Lt. Davis by Caroline Fawley

Portrait of Lt. Jason Davis of the Brattleboro Fire Dept.,
by Caroline Fawley


Caitlyn Wilkinson by Kasey Kidder

Kasey Kidder took this photo of
Caitlyn Wilkinson, co-owner of
Renaissance Jewelry.


Barbara Merfeld Campman by Ava Myette

Ava Myette snapped this picture
of art teacher Barbara Merfeld
Campman working with a student
at the River Gallery School.






Hilltop Students Look at a Slice of Local Life

Lester Dunklee by Jake Guggisberg

Lester Dunklee in his machine shop on Flat St., photographed by Jake Guggisberg

Postmaster Noreen Dunn posed with her phone to her ear, no one on the other end, as Hilltop Montessori Middle School student Hannah Zorian, 13, took her picture with a small digital camera.

In the next room, Sharon Dunn in the passport office chatted with Chloe Wolfman, also 13, about Dunn's trip to Israel.

A number of people working in the community took time out of their day on Thursday, November 15, to be featured in a documentary project, called "Life in Brattleboro: The Society Project," that the Hilltop Montessori middle school students are putting together.

Through interviews, the students created storyboards to structure what pictures they wanted to take and how they wished to portray their subject to others.

Zorian recalled a quote from Noreen Dunn, where she described herself as "a very gregarious person who believes people should live life to the fullest." She hoped to portray this attitude through her pictures.

Gail Nunziata by Tess Littledale

Gail Nunziata poses between Latchis Theatre murals across the Whetstone from Tess Littledale.

The work will be premiered at Gallery Walk, with framed photo montages on display at Amy's Bakery throughout January and the video montages on a continuous slideshow presented at the Brattleboro Museum of the Arts Center on the evening of January 4.

Refreshments will be available at both venues and the students will be on hand to discuss their projects.

More than just a school project, Zorian said, the project is a means for "learning about what the community is like." The students could learn through their interviews how each person played a role in the community. Wolfman said she'd learned how Sharon Dunn's job "is important in the community. It helps people get where they want to get."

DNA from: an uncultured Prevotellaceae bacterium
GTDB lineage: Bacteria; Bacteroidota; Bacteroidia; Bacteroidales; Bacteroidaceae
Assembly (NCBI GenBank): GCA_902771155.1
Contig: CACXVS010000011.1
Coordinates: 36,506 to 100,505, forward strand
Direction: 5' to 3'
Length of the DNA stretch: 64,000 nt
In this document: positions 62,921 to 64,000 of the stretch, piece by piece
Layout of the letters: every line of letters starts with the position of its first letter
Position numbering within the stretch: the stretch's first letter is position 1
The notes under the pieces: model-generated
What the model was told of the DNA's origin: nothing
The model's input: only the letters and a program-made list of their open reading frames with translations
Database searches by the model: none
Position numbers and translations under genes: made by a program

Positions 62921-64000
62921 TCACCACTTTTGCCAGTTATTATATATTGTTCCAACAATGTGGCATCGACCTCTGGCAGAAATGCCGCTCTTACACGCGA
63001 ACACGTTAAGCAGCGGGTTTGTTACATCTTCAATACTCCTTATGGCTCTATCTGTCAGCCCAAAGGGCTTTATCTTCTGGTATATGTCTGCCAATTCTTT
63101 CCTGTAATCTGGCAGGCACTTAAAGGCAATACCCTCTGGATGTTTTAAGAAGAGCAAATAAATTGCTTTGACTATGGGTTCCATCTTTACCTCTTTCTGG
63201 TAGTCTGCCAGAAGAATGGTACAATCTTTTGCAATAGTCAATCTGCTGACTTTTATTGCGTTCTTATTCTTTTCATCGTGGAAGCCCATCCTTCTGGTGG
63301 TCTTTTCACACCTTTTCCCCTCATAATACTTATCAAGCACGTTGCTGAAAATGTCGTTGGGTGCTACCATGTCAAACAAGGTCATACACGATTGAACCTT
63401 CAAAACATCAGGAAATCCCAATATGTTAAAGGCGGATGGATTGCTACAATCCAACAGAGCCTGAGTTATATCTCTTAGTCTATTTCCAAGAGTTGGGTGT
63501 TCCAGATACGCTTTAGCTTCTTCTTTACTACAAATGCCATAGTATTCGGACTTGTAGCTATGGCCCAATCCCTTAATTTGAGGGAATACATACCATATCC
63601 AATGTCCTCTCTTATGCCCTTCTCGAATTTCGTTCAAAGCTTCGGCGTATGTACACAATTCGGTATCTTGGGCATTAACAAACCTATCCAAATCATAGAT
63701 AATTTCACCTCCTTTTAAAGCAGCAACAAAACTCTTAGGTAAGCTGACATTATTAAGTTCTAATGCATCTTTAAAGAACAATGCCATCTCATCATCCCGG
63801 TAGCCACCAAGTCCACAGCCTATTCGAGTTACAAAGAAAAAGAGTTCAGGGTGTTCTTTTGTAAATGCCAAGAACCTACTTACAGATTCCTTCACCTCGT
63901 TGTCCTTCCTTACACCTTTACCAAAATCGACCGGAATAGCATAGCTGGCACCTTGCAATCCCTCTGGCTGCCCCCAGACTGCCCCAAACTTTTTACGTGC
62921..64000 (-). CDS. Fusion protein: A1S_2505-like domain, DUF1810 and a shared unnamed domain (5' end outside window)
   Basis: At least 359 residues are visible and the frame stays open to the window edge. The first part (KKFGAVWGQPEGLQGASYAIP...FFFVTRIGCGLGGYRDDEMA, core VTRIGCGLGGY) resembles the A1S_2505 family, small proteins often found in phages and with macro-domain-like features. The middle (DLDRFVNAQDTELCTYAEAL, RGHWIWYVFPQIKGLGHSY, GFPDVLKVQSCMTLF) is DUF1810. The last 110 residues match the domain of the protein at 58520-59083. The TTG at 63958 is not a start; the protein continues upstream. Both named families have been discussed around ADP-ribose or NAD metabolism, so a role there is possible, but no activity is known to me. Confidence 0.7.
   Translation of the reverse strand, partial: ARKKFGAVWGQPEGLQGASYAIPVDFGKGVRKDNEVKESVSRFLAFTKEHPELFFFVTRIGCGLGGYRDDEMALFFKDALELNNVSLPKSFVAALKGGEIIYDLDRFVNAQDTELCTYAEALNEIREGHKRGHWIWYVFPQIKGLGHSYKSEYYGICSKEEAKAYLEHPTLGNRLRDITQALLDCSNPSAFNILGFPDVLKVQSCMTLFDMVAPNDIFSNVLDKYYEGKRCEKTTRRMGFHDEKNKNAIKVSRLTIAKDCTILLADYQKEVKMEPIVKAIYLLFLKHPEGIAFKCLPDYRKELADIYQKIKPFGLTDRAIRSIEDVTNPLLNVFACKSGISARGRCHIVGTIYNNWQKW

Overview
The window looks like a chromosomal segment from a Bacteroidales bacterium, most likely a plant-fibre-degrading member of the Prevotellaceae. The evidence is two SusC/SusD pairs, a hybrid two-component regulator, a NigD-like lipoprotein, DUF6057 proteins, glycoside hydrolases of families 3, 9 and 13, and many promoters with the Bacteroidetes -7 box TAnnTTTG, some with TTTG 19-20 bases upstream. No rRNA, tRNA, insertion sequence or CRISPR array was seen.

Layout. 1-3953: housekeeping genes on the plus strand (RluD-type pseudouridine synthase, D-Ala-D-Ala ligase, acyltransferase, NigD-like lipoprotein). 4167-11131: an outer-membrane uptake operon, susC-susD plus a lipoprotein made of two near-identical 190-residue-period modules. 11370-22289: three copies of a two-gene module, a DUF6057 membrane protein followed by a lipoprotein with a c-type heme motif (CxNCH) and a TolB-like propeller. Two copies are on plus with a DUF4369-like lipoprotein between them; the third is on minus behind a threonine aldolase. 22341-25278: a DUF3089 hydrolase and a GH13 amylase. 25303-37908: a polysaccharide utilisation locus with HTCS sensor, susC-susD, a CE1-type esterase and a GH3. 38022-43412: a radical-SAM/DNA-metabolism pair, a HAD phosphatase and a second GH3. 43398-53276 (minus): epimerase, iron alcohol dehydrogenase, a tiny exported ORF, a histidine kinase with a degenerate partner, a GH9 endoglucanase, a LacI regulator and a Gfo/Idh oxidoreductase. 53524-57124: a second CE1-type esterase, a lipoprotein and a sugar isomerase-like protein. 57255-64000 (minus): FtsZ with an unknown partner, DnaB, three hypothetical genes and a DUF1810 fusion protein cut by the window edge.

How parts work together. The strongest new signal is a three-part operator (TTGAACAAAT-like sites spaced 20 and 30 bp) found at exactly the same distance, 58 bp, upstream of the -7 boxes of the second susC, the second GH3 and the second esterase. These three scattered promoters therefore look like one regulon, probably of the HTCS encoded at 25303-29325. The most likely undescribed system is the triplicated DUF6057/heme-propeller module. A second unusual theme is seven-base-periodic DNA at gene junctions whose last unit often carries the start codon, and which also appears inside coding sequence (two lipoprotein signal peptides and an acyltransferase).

They learned how each of the pieces in a community is important. Willow Coronella, 13, spoke with someone from Contemporary Music who supplied instruments for the local musicians and students like herself who were just learning.

"I learned a small portion, there's so many different parts. We're just looking deeper into people in the society, what their part is," she said.

Head Middle School teacher Paul Dedell explained this further: "It's the quality of being in the heart of it and yet just a small piece of it. It's so ennobling."

He hoped the students would learn the importance of community involvement. "The goal is that they give, that they understand what it means to be of service, to give to a community."

This is the first year the Society Project has integrated digital media. The students also watched "copious amounts of different films which inspire us to do our photographic essays," Zorian said.

Dedell explained that the students were using Brattleboro as a laboratory to learn about "how we belong to a place or how a place belongs to us."

"Adolescents by nature are somewhat self-involved, so it gets them beyond their boundaries," he said.

The project is part of the humanities aspect of the two-year curriculum at the middle school. In the first part of this year, they looked at man's relationship to nature, working with the land. The next part of the course will be a study of conflict, and then a study of world religions, culminating in a trip to Boston to explore the five major religions.

Next year they will study revolution and take a trip to Alabama to get a picture of the civil rights movement going on today.

Copyright 2008, Gallery Walk, Brattleboro, Vermont

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